Biologists and other human-health related scientists have been employing informatics approaches that integrate disparate data types (e.g. molecular, clinical) to make new discoveries about the biological basis of diseases, the treatment of diseases, and response to therapy. Human imaging is a rich source of phenotypic information that could be integrated with these other data, but they have been largely inaccessible to biologists for use in their investigations because the information contained within them is usually not quantitative. Making images and quantitative characterizations of visualized tissues available to the larger community holds great promise to accelerate research and discovery including the development of imaging biomarkers in cancer. The first critical step in the development and use of imaging biomarkers in cancer is the segmentation of the target lesions from their environments. Once the lesions have been segmented, one can computationally characterize many lesion image features for integration with other data types. To accelerate progress towards developing and optimizing algorithms for lesion segmentation and characterization, we will develop, deploy, and disseminate an informatics platform. The Cloud-based Image Biomarker Optimization Platform (C-BIBOP) will include 1) imaging data stored locally or accessed through curated repositories such as the Cancer Imaging Archive, 2) a set of segmentation and feature computation algorithms that can be run on these or newly uploaded data, 3) the outputs of lesion segmentation algorithms for these data, 4) the outputs of feature computation algorithms for these data, and 5) a set of metrics and visualization tools for the comparison of the performance of these algorithms, segmentations and features. Specifically, we will develop the C-BIBOP for the large-scale central analysis of multi-institutional quantitative image data by developing a cloud-based infrastructure to support customized computing environments, "experiments" that include images and associated meta-data, and a reporting module that performs comparisons, statistical analyses and visualizations of the results of segmentation and characterization. The basic infrastructure will be initially be populated with "baseline" algorithms, segmentations and image descriptors developed by Columbia, MGH, Moffitt, and Stanford (CMMS) investigators as well as limited datasets. We will deploy the C-BIBOP on a cloud platform, develop and share "experiments" consisting of data, algorithms and exploration of parameter spaces, and evaluate it at the participating institutions with state-of-the-art algorithms and well-curated datasets. Finally, we have identified a set of early adopters and beta-testers from within the Quantitative Imaging Network, and external collaborators and industrial partners who have indicated their willingness to contribute algorithms, data and results to C- BIBOP. We will host at least two permanent online collections of images and maintain the best segmentations and characterizations available that can be utilized by participants at anytime.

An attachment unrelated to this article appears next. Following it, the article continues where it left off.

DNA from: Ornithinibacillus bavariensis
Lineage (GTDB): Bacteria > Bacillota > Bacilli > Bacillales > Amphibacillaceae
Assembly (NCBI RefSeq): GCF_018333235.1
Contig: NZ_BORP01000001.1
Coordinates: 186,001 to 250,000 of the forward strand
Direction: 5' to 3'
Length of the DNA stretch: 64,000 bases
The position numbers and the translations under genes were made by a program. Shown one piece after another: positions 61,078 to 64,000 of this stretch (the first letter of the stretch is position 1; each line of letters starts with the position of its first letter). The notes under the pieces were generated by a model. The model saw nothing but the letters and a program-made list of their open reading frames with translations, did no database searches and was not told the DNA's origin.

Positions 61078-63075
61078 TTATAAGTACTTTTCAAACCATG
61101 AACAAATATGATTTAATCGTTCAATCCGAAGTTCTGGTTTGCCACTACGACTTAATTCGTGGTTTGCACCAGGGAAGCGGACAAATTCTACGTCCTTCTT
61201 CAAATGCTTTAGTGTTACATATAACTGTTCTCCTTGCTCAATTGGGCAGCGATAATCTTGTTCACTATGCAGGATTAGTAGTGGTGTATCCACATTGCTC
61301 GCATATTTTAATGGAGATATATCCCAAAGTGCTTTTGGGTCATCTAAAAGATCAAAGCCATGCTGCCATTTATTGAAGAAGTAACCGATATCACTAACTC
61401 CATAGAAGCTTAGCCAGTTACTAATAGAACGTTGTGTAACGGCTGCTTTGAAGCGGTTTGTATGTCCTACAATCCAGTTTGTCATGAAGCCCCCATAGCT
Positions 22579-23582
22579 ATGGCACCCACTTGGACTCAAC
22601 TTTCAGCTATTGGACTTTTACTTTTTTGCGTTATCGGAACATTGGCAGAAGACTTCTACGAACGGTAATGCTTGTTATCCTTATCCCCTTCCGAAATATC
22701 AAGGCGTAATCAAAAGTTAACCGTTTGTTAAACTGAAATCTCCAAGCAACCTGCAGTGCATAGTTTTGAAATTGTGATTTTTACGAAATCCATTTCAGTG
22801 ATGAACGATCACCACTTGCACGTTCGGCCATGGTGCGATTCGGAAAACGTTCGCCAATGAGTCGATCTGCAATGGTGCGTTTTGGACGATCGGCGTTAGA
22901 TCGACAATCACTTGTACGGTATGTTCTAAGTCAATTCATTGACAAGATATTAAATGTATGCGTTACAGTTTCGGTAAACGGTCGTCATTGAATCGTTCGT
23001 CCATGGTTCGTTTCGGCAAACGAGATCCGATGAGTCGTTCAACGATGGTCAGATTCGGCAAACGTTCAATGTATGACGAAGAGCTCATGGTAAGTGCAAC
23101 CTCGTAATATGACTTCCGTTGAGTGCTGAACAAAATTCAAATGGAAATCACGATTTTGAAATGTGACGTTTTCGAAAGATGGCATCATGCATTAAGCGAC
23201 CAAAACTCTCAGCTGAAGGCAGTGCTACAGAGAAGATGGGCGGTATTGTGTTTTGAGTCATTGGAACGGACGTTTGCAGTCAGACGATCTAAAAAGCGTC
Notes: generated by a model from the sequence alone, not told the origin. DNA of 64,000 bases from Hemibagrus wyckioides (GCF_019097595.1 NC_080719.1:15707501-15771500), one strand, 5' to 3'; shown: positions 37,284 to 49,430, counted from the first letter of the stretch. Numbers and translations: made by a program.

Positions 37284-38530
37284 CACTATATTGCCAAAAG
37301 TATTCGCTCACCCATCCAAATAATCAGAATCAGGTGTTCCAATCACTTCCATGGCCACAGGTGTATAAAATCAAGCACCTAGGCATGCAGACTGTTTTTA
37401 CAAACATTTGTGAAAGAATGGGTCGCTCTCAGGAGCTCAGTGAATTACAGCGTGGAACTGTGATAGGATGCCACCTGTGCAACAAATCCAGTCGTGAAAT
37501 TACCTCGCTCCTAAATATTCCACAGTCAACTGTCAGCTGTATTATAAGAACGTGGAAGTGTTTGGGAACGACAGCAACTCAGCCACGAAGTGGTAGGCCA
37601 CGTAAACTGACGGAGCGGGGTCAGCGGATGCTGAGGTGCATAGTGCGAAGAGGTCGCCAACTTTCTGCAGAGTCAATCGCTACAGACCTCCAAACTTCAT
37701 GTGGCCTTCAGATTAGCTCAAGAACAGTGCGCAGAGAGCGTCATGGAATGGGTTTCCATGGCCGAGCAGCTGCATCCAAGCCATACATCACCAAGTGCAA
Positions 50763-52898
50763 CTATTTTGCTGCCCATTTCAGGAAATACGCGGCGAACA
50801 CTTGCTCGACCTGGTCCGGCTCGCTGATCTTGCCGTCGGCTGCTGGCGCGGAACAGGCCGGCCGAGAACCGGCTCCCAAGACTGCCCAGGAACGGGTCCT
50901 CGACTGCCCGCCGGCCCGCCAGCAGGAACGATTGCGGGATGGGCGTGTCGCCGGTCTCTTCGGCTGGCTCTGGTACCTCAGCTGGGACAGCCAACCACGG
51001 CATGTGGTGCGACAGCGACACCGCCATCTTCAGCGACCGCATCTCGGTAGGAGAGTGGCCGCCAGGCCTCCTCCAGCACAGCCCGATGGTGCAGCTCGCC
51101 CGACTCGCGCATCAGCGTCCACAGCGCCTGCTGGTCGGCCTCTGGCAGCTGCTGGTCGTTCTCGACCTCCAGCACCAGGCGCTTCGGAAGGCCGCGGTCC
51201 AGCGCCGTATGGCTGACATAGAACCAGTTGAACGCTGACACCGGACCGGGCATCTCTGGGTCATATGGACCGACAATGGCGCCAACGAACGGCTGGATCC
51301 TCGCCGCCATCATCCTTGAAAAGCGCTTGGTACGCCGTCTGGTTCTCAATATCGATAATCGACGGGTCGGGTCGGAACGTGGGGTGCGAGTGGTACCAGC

The Cloud-based Image Biomarker Optimization Platform (C-BIBOP), a technical resource for the larger cancer research community, will have broad impact. The C-BIBOP will enable developers of image processing algorithms to share and compare their lesion-segmentation and feature characterization algorithms on publicly available data, which will accelerate the availability of advanced, well-tested open-access algorithms. Biologists will be able to use these algorithms to integrate image phenotype data with molecular and clinical data to better understand the manifestations of cancer, and clinical researchers will be able to use them to derive robust image biomarkers of specific cancer types which will, in turn have utility for precision therapy and monitoring of response.